Sunday, 22 August 2010

Ad Nauseam

Something troubling has occurred to me recently and I feel the need to share it with you. I understand this may come across as a theory born out of paranoia, but I think, no, I know, we’re all being brainwashed.

In the offices of advertising agencies all over the world, hoards of successful young people, with suits and  gelled hair and blackberries and such, are gathering around water coolers and PrĂȘt a Manger sandwiches in order to come up with subliminal messages, fabricated scientific facts and a seemingly never-ending amount of waimageys to pray on our insecurities in order to alter the way we think. They have the capacity to choose our underwear, our breakfast cereal and mouthwash; a power that in the wrong hands could prove fatal, or at the very least, slightly irritating. If they really wanted to, these people could alter our perception of anything from the meaning of life to the value of an orthopaedic shoe. Thankfully it’s not religious ideology these guys and girls are peddling, it’s most often a razor, or a weird bacterial yoghurt, or a sanitary towel that will allow you to menstruate without interfering with your plans to spend the weekend participating in extreme sports, as we are led to believe all women do three weeks out of the month.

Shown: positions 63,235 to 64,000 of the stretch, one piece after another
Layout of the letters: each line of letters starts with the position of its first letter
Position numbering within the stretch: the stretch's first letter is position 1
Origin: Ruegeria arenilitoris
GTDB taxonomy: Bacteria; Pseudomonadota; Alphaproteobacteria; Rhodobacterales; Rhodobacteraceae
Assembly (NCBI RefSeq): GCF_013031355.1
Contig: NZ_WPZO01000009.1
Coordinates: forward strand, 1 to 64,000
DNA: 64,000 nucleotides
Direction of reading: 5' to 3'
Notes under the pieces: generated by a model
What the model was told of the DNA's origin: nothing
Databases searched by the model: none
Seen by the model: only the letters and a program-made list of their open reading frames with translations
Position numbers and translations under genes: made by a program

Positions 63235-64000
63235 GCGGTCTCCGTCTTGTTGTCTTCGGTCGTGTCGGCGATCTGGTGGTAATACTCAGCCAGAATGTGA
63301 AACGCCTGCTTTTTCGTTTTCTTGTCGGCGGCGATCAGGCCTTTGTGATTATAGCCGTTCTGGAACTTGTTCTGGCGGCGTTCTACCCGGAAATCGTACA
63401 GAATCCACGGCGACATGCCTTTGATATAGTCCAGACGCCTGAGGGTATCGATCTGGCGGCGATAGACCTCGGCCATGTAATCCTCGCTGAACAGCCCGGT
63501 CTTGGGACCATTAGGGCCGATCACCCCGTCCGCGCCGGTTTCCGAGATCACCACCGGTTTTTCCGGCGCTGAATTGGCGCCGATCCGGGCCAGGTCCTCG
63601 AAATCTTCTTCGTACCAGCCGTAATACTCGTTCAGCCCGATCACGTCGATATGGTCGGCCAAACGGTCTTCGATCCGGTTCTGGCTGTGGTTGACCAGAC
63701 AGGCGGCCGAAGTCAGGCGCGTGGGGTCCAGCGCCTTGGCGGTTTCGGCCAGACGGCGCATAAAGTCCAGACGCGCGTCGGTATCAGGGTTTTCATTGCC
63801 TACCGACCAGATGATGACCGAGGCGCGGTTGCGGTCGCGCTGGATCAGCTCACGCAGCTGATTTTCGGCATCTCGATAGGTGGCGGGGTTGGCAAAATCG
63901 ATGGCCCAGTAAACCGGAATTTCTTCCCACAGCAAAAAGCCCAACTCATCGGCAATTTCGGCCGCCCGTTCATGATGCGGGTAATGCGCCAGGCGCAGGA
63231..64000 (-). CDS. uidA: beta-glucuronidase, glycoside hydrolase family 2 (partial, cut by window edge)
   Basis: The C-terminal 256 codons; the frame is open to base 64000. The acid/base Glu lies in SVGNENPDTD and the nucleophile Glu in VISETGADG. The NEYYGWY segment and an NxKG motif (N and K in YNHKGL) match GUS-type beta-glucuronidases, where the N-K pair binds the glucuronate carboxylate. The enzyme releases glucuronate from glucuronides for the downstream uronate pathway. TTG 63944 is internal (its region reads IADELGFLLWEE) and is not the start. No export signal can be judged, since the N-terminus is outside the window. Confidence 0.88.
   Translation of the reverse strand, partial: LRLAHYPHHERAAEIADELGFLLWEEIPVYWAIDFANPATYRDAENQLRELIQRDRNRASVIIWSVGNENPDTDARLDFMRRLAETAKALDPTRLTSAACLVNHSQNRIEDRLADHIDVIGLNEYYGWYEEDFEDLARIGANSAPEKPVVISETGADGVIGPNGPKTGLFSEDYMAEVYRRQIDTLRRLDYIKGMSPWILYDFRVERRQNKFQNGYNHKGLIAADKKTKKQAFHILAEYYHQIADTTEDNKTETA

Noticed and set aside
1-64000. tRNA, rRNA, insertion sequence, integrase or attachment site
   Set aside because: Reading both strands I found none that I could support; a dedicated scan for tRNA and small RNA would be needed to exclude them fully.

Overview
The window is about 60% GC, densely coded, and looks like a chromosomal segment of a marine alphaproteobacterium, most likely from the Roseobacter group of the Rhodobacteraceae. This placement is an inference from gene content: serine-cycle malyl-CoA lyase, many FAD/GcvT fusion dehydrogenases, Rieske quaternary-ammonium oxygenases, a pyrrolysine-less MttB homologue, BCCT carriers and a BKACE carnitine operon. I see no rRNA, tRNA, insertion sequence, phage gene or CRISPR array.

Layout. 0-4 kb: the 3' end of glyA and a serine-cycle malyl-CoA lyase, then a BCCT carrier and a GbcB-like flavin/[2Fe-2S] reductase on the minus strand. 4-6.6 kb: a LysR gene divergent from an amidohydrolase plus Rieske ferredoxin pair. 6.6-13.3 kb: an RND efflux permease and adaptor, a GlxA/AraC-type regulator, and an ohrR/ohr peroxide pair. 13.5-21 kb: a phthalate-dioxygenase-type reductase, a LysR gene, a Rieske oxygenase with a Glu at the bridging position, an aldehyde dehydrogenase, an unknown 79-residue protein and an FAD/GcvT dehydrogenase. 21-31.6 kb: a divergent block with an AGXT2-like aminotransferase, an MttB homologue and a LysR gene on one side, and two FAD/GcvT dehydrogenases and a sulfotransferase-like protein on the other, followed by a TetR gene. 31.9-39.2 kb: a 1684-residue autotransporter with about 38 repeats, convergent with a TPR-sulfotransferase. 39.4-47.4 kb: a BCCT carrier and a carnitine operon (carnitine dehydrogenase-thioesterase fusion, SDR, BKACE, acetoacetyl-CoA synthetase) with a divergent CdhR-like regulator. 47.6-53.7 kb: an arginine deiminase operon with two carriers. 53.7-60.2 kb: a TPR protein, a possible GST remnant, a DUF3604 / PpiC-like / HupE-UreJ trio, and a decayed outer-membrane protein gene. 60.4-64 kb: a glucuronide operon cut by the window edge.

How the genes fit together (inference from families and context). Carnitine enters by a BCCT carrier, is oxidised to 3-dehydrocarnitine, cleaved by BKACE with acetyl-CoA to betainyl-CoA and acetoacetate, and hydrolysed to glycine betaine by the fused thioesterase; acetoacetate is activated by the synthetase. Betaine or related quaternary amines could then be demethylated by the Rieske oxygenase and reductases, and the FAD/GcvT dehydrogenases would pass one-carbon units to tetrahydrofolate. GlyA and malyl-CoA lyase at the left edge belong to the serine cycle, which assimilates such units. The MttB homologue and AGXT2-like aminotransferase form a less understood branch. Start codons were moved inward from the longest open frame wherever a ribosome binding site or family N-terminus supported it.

The impact these people have on our day-to-day lives is incredible. For example, Apple® products are now so popular that people camp outside of retail stores so they can be the first to get their hands on the latest gadgets, imitating scenes that haven’t been seen since the last Harry Potter book was released. Steve Jobs is in fact now so ‘on-the-pulse’ he could probably market his own faecal matter as an i-Turd and have people cuing round the corner for it within seconds of its arrival. It’s not that I think Steve Jobs does particularly good poos, this is just an example of the power of good branding. So how are we made to believe that such things are necessary to our happiness? Well, it’s quite simple really. To every trade their are a few essential tricks, and here are the tricks of advertising.


Slogans, as with jingles, are the quickest way to plant a simple idea into the minds of a simple society. As a person, I can testify that I like things I don’t have to put any effort into understanding. A few words highlighting the best feature of a product are enough for me to make a snap judgment as to whether or not I want it in or around my person. For example, Pringles are famous for their slogan “Once you pop, you can’t stop!” What this tells us is that Pringles are tasty and slightly addictive. If we look closely however, this Slogan can work equally as well as warning. What it really says is “There is a chance you will become addicted to our high-fat snack and die obese, lonely and gassy in your castle made of Pringle tubes, keeping only the company of a stray cat who has been unable to find the exit despite the fact you spent hours building that drawer-bridge and think you did a pretty good job.” Tasty, or deadly? You be the judge.